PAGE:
Ocean Springs Hospital

“A Person’s a Person, No Matter… What!” – Wheelchair Etiquette, written by Jeanne Weeks.


“A Person’s a Person, No Matter…..”

Horton, the elephant, a popular children’s book character of Dr. Seuss, vows to take care of the tiniest people living on a tiny flower he carries around by his trunk. He faces obstacles from others in his journey but he meets his goal to treat all with respect and protect even the smallest.

For 30 plus years, I have worked with children with disabilities as a pediatric physical therapist. These children may have movement, visual, hearing, behavior and/or speech issues. The most fragile of these children appear to be the ones who require a wheelchair or stroller to get where they are going with or without help.

Each child in a wheelchair is usually accompanied by a parent, family, friend or caregiver.  Many have shared their frustrations with me about how strangers, classmates, extended family,people in a waiting area at the doctor’s office, or those at the checkout in a store responded toward their child. The stares, inappropriate comments, or looking beyond the child in a wheelchair are all negative responses that have been shared.

My response to that child or family is that when people see someone that appears different they feel awkward or uncomfortable and truly don’t know how to respond appropriately. To assist the general public in knowing how to comfortably respond to a child in a wheelchair I make the following suggestions.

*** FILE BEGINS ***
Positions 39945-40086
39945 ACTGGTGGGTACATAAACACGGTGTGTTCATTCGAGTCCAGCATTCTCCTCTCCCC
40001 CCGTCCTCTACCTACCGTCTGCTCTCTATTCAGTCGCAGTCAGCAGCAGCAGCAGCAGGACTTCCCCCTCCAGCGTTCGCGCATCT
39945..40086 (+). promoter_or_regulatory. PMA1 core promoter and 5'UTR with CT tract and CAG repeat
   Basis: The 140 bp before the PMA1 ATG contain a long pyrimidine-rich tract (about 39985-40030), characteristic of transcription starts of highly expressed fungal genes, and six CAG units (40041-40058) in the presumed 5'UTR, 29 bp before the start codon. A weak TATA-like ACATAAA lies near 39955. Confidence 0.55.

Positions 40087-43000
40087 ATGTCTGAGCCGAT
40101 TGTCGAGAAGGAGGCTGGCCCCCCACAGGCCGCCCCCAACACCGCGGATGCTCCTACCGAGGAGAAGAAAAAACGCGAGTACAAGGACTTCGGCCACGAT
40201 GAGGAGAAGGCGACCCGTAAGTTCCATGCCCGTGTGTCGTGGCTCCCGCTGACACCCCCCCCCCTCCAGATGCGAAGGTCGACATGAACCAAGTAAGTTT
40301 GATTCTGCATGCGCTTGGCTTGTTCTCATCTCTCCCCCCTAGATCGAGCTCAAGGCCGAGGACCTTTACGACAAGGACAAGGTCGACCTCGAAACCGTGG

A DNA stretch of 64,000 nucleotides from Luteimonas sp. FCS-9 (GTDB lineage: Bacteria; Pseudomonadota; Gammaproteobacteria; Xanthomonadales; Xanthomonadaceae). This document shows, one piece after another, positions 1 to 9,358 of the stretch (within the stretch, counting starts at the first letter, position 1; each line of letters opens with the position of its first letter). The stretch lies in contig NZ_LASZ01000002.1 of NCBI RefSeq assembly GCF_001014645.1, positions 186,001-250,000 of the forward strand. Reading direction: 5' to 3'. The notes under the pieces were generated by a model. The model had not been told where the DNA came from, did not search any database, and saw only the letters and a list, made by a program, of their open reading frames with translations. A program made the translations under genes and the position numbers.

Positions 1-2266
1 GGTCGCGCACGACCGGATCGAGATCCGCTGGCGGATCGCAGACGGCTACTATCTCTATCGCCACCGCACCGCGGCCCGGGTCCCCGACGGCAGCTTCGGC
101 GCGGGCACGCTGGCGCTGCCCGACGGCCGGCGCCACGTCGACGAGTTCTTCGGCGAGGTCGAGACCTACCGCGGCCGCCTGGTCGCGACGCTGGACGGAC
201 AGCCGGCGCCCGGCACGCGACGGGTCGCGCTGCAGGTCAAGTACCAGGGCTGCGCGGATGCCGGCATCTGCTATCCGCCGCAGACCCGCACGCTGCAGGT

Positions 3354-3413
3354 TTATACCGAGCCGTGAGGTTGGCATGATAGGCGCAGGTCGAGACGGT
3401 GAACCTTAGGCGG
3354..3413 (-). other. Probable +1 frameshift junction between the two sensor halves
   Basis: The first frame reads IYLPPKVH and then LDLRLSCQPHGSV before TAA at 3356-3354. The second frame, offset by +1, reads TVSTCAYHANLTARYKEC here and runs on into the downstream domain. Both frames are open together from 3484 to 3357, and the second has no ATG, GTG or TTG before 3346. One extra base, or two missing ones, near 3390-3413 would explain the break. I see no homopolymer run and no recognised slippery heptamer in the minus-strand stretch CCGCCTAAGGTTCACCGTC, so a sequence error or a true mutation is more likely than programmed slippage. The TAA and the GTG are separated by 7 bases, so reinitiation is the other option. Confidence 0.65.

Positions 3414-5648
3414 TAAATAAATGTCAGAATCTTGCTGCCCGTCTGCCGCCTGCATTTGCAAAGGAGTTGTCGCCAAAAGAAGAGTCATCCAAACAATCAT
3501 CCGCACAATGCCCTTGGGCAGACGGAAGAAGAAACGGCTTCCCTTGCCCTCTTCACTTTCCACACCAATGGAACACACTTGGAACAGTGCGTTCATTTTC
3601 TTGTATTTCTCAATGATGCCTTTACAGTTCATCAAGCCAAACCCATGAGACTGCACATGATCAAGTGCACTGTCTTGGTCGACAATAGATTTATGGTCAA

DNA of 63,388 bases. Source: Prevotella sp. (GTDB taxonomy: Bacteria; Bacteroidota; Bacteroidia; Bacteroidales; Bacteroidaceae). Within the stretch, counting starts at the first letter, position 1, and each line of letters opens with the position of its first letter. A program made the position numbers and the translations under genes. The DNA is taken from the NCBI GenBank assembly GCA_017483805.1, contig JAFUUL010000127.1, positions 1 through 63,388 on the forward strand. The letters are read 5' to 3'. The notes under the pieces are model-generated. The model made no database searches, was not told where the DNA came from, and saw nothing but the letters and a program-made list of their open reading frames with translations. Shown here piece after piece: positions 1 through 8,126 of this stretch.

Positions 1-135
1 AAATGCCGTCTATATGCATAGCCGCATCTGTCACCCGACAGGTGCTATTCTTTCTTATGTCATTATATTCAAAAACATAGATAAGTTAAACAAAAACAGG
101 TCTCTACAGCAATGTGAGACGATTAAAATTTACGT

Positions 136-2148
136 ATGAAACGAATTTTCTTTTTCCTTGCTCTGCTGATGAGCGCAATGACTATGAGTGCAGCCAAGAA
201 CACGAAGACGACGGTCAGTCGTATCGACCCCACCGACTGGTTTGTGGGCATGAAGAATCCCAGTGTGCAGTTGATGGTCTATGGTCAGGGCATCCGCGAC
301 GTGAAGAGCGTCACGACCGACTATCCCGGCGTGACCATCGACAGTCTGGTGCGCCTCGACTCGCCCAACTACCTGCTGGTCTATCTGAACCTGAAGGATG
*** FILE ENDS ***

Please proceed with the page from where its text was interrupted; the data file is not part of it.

1. The wheelchair may catch your eye but focus your vision more closely on the child seated in the wheelchair.
  2. Look and speak directly to the child. Complement them on their beautiful eyes, pretty clothes, or toy they may carry. The child may respond with words or gestures. Continue your conversation with them as you would with any other child their approximate age.
  3. If the child does not respond with words or gestures, engage in a conversation with their caregiver. Keep it positive, encouraging and act interested not asking awkward questions.
  4. If you ask about his/her disability, the child and family may feel like you are treating him/her as a disability, not as a person.
  5. Be sensitive about physical contact. Avoid patting a child on the head, rubbing their arm or touching their wheelchair. Children with disabilities consider their equipment as part of their personal space. Of course if you are given permission, do so.
  6. Keep in mind that children in wheelchairs may be more compromised in their immune systems so don’t touch or stand too close to them to share your germs.
  7. Always ask before you help and ask how before you act. Children in wheelchairs want to be treated with independence. Offer assistance only if the caregiver or child appears to need it. Open a door, carry a package or bag, or assist in any way that would benefit the child.
  8. In your conversation, use “child with a disability” instead of “disabled child”, avoid outdated descriptions like “handicapped” or “crippled” and use “wheelchair user” instead of “wheelchair bound”.

And always remember, “A person’s a person no matter how small or young or using a wheelchair.” 🙂

This article was written by Jeanne Weeks, PT and Director of Pediatric Rehab for 
Ocean Springs Neurosciences Hospital in Mississippi.